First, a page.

In the U.S., the Internet is the No. 1 platform for traffickers to buy and sell women and children, including boys, for sex. The Polaris Project, part of the National Trafficking Resource Center, studied domestic sex-trafficking networks that hide behind businesses on the Internet, and use "recruiters" who make false promises to people online to lure them into a sex-trafficking ring. For example, a female recruiter asked Mourning to join a local modeling agency, which is how she signed on with her "agent."
"There are so many girls at 14, 15, 16 ... that have this dream to be on a runway in Milan," says Harkrader. "They are told by the photographer, 'I can get you there, I'll find a way to get you there,' and before you know it, this girl is in a situation she has no idea how to get herself out of."
Mourning's abuse ended in October 2007, after five months. That's when the federal government began investigating her agent's investment company, which he operated in addition to his exploitation of women. In 2009, he was arrested for defrauding investors and sentenced to 10 years in prison. He has never been charged with sex trafficking, although Mourning says the FBI is gathering evidence on a potential case.
But Mourning won't be in court if the FBI moves forward with charges. In 2011, she told her then-boyfriend about being forced into sex trafficking, and he found the Internet videos of her being raped. Mourning watched the footage and stayed awake for two days afterwards. She then made a suicide attempt. Her family found out about the tapes when they visited her at the hospital. She says she won't press charges because she doesn't want to relive the trauma.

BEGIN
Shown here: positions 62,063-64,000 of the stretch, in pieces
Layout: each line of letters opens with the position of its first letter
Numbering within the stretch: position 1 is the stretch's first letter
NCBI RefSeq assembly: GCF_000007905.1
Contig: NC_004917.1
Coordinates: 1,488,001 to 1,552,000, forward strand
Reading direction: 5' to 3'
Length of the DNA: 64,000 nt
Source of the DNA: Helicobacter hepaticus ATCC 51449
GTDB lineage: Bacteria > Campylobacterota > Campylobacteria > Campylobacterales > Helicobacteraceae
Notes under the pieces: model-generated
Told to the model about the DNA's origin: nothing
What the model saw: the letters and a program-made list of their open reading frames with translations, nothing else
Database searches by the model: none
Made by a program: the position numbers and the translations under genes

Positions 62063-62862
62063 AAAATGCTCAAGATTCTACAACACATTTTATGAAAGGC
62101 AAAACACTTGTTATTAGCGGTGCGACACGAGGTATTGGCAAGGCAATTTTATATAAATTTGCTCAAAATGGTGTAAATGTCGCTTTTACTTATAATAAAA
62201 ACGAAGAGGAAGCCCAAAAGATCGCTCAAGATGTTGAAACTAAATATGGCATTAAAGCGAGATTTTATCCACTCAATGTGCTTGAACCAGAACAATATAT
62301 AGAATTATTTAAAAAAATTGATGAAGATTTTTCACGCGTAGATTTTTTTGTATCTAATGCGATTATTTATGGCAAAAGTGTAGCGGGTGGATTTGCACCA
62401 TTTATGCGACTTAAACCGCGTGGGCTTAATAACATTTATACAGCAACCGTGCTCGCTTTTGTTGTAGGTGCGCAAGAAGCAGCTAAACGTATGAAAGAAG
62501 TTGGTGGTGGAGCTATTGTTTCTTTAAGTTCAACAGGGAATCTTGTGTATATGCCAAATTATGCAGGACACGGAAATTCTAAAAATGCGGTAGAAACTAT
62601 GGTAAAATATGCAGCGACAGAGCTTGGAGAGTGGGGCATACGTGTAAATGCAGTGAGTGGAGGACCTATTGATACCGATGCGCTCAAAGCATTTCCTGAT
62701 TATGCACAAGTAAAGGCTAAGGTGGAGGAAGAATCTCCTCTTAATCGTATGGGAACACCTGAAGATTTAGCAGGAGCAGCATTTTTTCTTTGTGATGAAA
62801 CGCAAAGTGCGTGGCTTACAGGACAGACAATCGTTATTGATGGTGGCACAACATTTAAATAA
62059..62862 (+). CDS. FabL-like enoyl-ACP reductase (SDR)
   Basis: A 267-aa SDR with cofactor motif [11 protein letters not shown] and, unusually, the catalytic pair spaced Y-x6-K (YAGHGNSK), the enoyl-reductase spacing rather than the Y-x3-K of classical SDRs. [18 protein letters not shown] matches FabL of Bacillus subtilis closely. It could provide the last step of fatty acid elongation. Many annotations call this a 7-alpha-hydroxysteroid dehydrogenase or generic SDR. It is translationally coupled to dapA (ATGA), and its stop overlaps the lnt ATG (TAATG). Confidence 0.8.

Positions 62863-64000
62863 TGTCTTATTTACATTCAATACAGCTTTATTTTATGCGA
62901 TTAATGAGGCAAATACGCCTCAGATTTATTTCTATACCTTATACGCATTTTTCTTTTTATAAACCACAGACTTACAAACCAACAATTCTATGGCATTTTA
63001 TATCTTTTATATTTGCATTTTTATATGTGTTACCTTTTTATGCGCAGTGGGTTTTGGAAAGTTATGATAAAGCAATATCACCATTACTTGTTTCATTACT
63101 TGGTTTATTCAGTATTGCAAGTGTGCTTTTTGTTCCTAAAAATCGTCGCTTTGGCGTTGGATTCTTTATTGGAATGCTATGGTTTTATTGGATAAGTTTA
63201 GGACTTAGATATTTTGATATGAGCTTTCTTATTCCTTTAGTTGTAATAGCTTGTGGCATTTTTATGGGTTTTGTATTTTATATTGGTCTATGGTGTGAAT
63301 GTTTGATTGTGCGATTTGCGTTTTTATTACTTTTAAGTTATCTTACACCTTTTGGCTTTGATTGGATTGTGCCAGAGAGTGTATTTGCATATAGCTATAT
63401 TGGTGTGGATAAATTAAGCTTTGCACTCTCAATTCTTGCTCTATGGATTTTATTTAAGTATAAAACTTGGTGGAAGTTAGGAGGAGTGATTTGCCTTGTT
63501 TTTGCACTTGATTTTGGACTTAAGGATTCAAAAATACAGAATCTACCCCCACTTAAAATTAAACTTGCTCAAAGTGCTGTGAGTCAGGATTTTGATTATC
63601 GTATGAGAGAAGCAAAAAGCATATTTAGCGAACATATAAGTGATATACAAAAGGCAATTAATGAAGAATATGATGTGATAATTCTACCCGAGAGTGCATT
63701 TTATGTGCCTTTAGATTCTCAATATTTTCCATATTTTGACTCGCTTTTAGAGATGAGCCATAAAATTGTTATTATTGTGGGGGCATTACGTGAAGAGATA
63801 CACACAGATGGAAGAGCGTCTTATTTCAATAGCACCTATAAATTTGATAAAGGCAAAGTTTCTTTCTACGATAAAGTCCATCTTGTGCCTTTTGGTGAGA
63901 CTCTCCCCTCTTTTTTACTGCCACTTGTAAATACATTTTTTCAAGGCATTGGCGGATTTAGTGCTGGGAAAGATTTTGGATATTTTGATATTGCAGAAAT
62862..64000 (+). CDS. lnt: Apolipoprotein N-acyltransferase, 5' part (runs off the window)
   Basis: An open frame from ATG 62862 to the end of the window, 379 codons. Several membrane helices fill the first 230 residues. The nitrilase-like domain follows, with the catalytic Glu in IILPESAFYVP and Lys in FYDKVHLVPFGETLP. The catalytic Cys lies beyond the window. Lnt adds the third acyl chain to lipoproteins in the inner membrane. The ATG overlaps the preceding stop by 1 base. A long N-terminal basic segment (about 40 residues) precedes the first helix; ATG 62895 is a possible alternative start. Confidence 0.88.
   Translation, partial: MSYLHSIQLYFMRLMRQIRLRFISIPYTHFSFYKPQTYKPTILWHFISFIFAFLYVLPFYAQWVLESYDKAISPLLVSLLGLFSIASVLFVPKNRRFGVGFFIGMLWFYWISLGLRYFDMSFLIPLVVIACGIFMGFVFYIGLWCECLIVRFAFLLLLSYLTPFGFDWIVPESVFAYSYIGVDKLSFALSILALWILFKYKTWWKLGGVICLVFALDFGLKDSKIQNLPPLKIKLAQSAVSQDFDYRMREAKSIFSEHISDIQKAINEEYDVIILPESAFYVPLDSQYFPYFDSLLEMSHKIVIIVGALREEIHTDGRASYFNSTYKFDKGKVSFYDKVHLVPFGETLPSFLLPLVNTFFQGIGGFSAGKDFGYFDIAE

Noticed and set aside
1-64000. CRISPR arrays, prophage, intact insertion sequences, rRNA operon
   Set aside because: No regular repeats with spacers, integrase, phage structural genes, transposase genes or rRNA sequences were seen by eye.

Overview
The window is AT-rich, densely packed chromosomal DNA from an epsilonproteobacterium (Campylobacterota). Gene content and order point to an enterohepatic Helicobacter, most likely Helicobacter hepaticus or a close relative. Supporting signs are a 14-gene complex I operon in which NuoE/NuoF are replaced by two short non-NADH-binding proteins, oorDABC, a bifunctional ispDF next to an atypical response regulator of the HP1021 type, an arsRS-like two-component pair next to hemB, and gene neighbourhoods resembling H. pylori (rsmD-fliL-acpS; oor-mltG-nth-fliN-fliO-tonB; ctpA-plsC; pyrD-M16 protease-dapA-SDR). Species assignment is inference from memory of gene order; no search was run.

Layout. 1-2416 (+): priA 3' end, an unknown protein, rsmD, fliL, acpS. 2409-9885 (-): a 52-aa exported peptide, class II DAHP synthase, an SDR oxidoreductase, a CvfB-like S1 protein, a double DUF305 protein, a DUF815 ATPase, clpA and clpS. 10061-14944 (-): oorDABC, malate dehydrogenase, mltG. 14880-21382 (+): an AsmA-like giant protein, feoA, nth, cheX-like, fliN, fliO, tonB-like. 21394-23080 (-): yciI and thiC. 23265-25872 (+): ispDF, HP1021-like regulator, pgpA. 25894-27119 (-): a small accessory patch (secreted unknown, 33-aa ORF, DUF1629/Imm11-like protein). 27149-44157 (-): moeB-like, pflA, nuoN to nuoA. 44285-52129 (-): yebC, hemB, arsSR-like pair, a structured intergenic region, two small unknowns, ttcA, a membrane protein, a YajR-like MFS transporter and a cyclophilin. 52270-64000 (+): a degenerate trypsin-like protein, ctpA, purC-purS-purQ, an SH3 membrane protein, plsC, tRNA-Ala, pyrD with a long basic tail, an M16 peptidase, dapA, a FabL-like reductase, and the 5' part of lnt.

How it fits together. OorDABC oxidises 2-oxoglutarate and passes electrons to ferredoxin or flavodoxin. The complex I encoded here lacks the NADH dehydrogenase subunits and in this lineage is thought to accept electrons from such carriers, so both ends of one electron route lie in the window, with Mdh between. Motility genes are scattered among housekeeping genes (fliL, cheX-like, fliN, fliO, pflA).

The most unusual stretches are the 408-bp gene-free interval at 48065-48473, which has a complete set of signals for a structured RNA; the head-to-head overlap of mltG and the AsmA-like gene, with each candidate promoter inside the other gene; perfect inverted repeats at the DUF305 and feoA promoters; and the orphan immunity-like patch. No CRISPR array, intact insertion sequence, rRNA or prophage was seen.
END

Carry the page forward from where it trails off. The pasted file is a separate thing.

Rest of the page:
"For me to go through that process and have to watch all that, I just don't know if it would be worth it to me," Mourning says. "It would be too hard on my emotional wellness when I'm trying to be in a better place."
Mourning still models for department stores, print ads and bridal magazines.
"I can't give up something that is a dream and so enjoyable to me because of one person," she says. "It was hard to overcome, but I kept having to think to myself, I can't have him take that away from me."